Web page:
MIRIAM K.: No disrespect to Miriam’s fellow Giant Kitty members, but the group’s fierce aesthetic seethes outward from center stage. Already adept at most punk-singer cues — the foot-plant, the arm-thrust, the rear-back — Miriam’s closer is this winking look that lets the audience in on the joke even as she screams her lungs out. CHRIS GRAY
LEVI JOHNSON: You know those rad concert photos we run with our reviews? Levi Johnson is one of the many who help make that happen. Every live show is really just a bunch of moving parts, and Levi is one of the best behind the scenes at helping Houston shows look good. CORY GARCIA
RUBEN JIMENEZ: A hip-hop encyclopedia as DJ BabyRoo and a font of flinty music-biz wisdom as RooLogic Records’ CEO, Ruben Jimenez is living proof the “H” in H-Town stands for hustle. The label’s earthy, eclectic roster — Genesis Blu, Giant Kitty, Space Villains* — offers but a hint of his keen, curiosity-guided taste. CHRIS GRAY
DANIEL JACKSON: Houston’s scene has a lot of champions, but Daniel Jackson seems to have not only an endless stream of energy but an endless list of local bands that everyone needs to check out. Seriously, his knowledge and appreciation of our city’s scene is beyond impressive. CORY GARCIA
KYLE HUBBARD: Kyle Hubbard can rap, yes, but he’s also legit hilarious away from the mike. In a time when everyone needs a social-media account, Hubbard is probably the very first name you need to follow, not only for what he’s working on but for a good laugh from time to time. CORY GARCIA
ALLEN HILL: Houston’s King of the Oldies also runs one of the city’s more indispensable booking agencies, whether you’re getting married soon or just need lively tunes for your next corporate shindig. Disguised as manic, if natty, rock and roll jesters, his Allen Oldies Band are actually pop archaeologists without peer. CHRIS GRAY
HUNTER HEIMBURGER: The happy man behind the glass at Warehouse Live, Hunter Heimburger has contributed to the scene by working for publications and promoters, and ultimately being a fan, for close to a decade. It’s refreshing to see someone love his job so much, a quality that makes him a huge credit to Houston’s music community. JACK GORMAN
COFFEE GUZMAN: Coffee Guzman is to music what a shot of espresso is to your heart rate: an uplifting boost of wild energy. The kung-fu master turned percussionist aims to inspire people through the positive vibes he creates as part of the Gio Chamba experience. Elevating Houston one conga at a time! MARCO TORRES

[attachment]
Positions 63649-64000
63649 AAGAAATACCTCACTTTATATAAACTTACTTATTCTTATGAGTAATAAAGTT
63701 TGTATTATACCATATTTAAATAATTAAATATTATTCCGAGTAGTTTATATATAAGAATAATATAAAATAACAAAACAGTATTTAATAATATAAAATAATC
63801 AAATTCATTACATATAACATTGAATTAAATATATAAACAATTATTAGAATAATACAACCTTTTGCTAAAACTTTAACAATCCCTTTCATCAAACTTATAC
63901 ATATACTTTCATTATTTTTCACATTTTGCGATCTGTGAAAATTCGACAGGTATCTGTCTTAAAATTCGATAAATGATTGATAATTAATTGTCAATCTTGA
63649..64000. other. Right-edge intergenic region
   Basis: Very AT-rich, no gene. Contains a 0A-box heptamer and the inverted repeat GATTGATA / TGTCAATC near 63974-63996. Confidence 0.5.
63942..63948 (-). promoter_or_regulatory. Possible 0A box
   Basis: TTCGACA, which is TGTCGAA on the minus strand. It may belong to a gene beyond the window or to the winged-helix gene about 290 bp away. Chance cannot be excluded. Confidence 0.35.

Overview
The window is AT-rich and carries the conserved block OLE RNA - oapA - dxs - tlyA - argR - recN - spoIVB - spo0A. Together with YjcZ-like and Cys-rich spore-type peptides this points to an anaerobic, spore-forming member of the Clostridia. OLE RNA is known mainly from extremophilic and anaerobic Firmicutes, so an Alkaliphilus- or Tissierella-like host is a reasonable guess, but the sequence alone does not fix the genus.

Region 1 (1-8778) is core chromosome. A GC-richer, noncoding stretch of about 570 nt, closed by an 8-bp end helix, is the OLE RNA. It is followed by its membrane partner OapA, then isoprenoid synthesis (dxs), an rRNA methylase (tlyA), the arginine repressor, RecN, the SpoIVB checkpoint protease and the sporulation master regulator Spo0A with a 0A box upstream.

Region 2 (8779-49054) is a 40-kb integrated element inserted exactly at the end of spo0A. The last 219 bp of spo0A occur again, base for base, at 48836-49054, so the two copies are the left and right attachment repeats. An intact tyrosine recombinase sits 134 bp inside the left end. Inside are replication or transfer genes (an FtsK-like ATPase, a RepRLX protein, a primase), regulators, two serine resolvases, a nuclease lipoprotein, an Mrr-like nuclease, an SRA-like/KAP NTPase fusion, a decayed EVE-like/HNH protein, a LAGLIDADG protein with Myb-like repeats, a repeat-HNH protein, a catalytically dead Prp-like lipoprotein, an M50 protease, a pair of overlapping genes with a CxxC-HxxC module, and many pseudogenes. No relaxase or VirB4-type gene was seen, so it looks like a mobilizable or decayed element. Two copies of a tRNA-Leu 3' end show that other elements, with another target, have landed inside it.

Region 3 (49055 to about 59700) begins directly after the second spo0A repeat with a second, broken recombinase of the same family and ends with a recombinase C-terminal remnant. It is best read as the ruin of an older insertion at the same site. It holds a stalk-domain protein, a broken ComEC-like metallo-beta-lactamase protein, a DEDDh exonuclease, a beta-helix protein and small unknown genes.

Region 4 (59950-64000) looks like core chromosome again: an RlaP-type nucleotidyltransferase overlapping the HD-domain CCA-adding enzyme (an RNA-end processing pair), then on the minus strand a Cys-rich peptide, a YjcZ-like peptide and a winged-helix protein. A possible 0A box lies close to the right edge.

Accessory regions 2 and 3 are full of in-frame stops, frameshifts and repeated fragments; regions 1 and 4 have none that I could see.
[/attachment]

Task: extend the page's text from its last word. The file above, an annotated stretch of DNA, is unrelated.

BILLY F. GIBBONS
Billy F. Gibbons gets around. He might be jamming on your TV, sitting in with a famous friend on an episode of Austin City Limits (which ZZ Top, incredibly, has never played). Not that long ago, he had an acting gig on long-running Fox forensic drama Bones. He might pop up at a car show. You might even catch him at one of ZZ’s rare nonrodeo Houston-area appearances, for example September 10 at Sugar Land’s new Smart Financial Centre.
He’s nationwide; or international, anonymously busking in Helsinki in easily the summer’s most awesome news factoid; or even intergalactic, according to several of ZZ’s ’80s videos, when this Lil Ol’ Band From Texas was at the peak of their platinum reach. The decade before that, they were bringing longhorn steers and rattlesnakes onstage with them, to the consternation of the bicoastal music biz.
Dusty Hill and Frank Beard have carried their fair share of the water, absolutely, but no single Houston musician more embodies the Bayou City’s musical spirit than the society orchestra conductor’s son whose career spans the Thirteenth Floor Elevators era of his Moving Sidewalks and, looking toward La Futura, the purple haze of DJ DMD’s “25 Lighters.” (Speaking of, Jimi Hendrix was also a fan.)
This global rock star in bluesman’s shades has never lost his love for old masters like Elmore James even as he’s indulged his more exotic influences. In 2015, with Frank and Dusty’s blessing, he stepped out to record the Havana-tinged album Perfectamundo, whose subtropical breezes still radiate the kind of smokin’ licks that put the “F” in BFG. CHRIS GRAY
DAVID GARRICK: As Free Press Houston’s chief music correspondent, David Garrick condenses each seven-day span of the scene into a column he perhaps generously calls “The Best of the Week.” Inexhaustible on social media and in the venues, constantly candid, Garrick ultimately serves only one agenda — bearing witness to whatever’s happening. CHRIS GRAY
Kam Franklin’s voice is the pride of the bayou. It’s big and bold, yet still full of the singer’s signature tenderness. She’s able to plumb deep into the wells of her own vulnerability in one song, and then switch to an upbeat number with an easy sashay and a smile. She’s a star, plain and simple. It’s hard to imagine her band, The Suffers, reaching their current status without Kam at the front; her style, her charisma and above all else her powerhouse vocals are the linchpin holding the group together.
Still, the singer hasn’t let all the fame and success go to her head; you can still catch her out on the town when she’s not on tour, tipping back a beer at Eighth Wonder or licking barbecue sauce off of her fingers. Kam can’t help but keep it real.
Now that she has a successful album under her belt and is hard at work on the next, she’s taking her celebrity to the next level. When you catch her onstage, Kam makes a point to encourage young creatives, especially those from Houston, to keep hustling, even when things get hard. She reminds them that someone like her, who went to Texas public schools and worked an office job during her band’s early years, can make it to the top of the musical game. Not every artist remembers where he or she comes from, and certainly many don’t feel a sense of responsibility to the little guys they leave behind. But we know Kam slides on her cowboy boots before each show remembering she’s an H-town girl first and a celebrity second. And that’s what makes us love her so. KATIE SULLIVAN